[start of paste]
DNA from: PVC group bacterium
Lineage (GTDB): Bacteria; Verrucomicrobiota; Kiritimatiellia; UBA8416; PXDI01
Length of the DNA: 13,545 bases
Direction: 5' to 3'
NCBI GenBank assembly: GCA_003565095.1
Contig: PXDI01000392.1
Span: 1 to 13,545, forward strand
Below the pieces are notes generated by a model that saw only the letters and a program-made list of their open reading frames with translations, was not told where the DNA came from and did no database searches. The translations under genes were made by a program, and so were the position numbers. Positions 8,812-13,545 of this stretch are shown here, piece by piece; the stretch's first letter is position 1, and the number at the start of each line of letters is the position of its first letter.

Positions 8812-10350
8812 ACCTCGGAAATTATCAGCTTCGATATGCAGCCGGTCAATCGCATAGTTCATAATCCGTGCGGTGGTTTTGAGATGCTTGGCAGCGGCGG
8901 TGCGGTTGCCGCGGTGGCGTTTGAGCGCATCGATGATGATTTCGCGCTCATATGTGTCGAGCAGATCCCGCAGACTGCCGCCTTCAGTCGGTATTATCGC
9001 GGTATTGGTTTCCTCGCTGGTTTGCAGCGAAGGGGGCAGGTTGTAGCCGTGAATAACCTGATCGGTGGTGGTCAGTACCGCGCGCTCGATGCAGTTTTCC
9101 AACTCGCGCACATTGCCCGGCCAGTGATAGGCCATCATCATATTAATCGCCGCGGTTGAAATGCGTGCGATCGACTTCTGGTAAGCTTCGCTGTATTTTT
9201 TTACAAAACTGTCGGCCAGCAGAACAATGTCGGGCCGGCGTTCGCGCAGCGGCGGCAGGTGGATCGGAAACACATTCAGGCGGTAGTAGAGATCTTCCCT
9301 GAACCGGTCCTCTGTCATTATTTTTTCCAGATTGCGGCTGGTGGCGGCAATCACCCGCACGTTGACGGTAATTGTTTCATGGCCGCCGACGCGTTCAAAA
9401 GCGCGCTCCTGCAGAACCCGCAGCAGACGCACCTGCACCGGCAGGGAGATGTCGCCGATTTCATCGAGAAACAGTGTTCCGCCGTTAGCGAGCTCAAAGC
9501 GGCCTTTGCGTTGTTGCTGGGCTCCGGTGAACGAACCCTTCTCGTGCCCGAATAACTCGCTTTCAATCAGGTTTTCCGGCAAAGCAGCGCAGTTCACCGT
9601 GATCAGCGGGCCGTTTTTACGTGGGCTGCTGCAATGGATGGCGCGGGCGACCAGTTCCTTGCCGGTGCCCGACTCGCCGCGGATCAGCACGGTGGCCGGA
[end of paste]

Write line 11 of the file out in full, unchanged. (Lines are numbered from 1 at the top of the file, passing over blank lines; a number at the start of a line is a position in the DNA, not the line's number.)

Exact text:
8901 TGCGGTTGCCGCGGTGGCGTTTGAGCGCATCGATGATGATTTCGCGCTCATATGTGTCGAGCAGATCCCGCAGACTGCCGCCTTCAGTCGGTATTATCGC